Visualize the process from start to finish, then think about it in reverse order, beginning at the final step. Does it make sense? Thinking about it backward will help you to consider whether each step is absolutely necessary for the one that succeeds it.
Now comes the time to think about changes. This isn't simply a matter rearranging the sticky notes, you need to rework and remap the process from the ground up. Framing the process without thinking too closely about how it has been performed in the past will lead to new approaches or articulations, which might help you find significant efficiencies.
Developing this new method independent of the existing process will show you any gaps between the two. Identify those differences so that you can measure the changes that drive the biggest overall improvements.
You should have a relatively new process by now, but that doesn’t mean that it's better than the old way. Before you roll it out throughout your team, test it with a smaller group—preferably with anyone involved with the review.
Ensure the process is used at least 3-5 times in real-world applications to see if it works and is an improvement on your ‘old way’. If it doesn't or is falling short, you may need to revise, repeat and test it again.
Some individual changes may not lead to better results, or might actually be a step backward. Rethink and test every change to ensure you’re defining the ultimate method for your process
Throughout every step outlined here, you should be noting your progress and any revisions. If not, then at the very least you need to document your finalized process. This is what will be used to roll out and standardize this new process throughout the team.
A process is going to be effective if it is adopted across your firm. This documentation can be used to train, educate, inform, and remind your staff of what they need to implement it broadly.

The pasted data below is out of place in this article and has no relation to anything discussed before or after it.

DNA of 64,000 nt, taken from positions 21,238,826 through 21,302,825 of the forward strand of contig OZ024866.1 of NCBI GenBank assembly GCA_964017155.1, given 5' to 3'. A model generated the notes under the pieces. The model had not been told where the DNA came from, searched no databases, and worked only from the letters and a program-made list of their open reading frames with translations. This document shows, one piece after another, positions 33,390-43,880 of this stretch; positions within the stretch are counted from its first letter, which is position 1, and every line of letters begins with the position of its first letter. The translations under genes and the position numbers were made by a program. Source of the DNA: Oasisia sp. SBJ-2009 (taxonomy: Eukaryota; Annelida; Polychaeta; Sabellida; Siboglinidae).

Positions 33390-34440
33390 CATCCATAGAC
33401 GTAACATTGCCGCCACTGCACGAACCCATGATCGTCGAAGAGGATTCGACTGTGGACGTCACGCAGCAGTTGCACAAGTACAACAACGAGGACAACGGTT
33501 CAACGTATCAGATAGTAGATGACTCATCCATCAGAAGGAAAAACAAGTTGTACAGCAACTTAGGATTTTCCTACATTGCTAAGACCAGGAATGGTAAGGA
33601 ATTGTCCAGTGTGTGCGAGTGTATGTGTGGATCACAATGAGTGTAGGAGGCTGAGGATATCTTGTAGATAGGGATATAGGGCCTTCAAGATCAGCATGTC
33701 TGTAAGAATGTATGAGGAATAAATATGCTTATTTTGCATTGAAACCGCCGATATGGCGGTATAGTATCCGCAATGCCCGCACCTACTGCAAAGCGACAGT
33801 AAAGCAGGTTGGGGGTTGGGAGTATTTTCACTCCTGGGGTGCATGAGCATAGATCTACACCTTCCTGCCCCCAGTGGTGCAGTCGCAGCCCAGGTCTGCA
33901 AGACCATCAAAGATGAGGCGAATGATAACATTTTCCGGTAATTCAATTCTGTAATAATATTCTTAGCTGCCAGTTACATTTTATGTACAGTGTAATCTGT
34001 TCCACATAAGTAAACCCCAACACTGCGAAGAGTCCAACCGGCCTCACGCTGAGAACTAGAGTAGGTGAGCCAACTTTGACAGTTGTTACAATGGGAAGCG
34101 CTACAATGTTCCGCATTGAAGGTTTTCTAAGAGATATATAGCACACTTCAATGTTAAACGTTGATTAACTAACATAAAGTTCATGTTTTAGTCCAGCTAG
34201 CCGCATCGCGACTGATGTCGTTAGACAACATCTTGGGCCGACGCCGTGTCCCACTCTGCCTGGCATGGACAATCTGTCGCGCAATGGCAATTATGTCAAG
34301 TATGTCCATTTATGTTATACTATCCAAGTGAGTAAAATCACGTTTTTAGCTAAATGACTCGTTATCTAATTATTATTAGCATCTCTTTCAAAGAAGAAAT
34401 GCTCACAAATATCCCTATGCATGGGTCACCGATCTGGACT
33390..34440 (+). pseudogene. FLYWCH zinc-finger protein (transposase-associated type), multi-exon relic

Once you have refined one process, you’ll want to move on to another. But remember that accounting—and most likely your team—evolves quickly, so what’s the most efficient way today, may not be the most efficient tomorrow.
This is doubly true if you are making changes to processes that overlap with others. Make an effort to go back and re-evaluate each process at regular intervals. Over time, the optimization process will become easier as your processes get more and more efficient.
“To get every procedure written down, we put together a team with the end goal to develop a template for each process. We would draft it, then put it into practice with the next new client, while continually improving it along the way.”
Shared, living documents that you store online will ensure everyone knows where to go if they need to be reminded of the steps in a process. It also means those doing the work can document any changes they make for specific clients and why. These notes will help you evaluate a process and make further refinements in the future.
If your team uses Karbon, you can store your standardized processes as Templates, where anyone will be able to access and quickly create Work from.
When mapping out a process, don’t assume anything is the correct way—question everything, asking what the reason for each step is. What does it achieve? Does it need to be completed to get to the next step? This will help to decide what the vital tasks are, and what can be removed.
Some additional questions to ask, that will help you review any process, can be found here.
Aim for improvement in every step, no matter how small that improvement might seem. Think about how many times each step will be repeated each time the process is implemented across different clients and periods. Even the smallest improvements will add up to huge savings in time, effort and resourcing.
Karbon has compiled more than 30 templates of best practice processes tailored to major global regions. Choose what templates you would like uploaded into Karbon, or if you are new to Karbon, you can start a 14-day free trial with access to these templates. Complete this 30-second form to get started.